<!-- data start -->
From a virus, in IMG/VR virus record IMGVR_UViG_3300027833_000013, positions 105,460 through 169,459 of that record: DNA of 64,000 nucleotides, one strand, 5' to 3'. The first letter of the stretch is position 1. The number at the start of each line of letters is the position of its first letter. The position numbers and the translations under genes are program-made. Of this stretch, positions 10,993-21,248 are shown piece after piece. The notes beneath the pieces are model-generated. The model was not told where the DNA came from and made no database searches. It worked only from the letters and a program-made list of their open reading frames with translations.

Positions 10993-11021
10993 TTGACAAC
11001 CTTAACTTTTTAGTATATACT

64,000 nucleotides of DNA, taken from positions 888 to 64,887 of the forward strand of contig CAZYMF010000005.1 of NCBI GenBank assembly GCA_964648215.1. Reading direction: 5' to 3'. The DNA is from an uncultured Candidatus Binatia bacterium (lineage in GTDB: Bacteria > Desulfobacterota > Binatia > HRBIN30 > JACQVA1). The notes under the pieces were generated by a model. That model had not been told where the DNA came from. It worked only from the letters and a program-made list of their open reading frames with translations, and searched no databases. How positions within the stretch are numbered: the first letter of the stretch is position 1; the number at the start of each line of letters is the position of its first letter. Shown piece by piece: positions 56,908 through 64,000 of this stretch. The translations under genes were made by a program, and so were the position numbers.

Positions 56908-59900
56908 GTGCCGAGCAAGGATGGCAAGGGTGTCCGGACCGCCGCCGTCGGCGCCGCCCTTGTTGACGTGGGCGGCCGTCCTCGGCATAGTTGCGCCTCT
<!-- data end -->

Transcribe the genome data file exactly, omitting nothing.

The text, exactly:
From a virus, in IMG/VR virus record IMGVR_UViG_3300027833_000013, positions 105,460 through 169,459 of that record: DNA of 64,000 nucleotides, one strand, 5' to 3'. The first letter of the stretch is position 1. The number at the start of each line of letters is the position of its first letter. The position numbers and the translations under genes are program-made. Of this stretch, positions 10,993-21,248 are shown piece after piece. The notes beneath the pieces are model-generated. The model was not told where the DNA came from and made no database searches. It worked only from the letters and a program-made list of their open reading frames with translations.

Positions 10993-11021
10993 TTGACAAC
11001 CTTAACTTTTTAGTATATACT

64,000 nucleotides of DNA, taken from positions 888 to 64,887 of the forward strand of contig CAZYMF010000005.1 of NCBI GenBank assembly GCA_964648215.1. Reading direction: 5' to 3'. The DNA is from an uncultured Candidatus Binatia bacterium (lineage in GTDB: Bacteria > Desulfobacterota > Binatia > HRBIN30 > JACQVA1). The notes under the pieces were generated by a model. That model had not been told where the DNA came from. It worked only from the letters and a program-made list of their open reading frames with translations, and searched no databases. How positions within the stretch are numbered: the first letter of the stretch is position 1; the number at the start of each line of letters is the position of its first letter. Shown piece by piece: positions 56,908 through 64,000 of this stretch. The translations under genes were made by a program, and so were the position numbers.

Positions 56908-59900
56908 GTGCCGAGCAAGGATGGCAAGGGTGTCCGGACCGCCGCCGTCGGCGCCGCCCTTGTTGACGTGGGCGGCCGTCCTCGGCATAGTTGCGCCTCT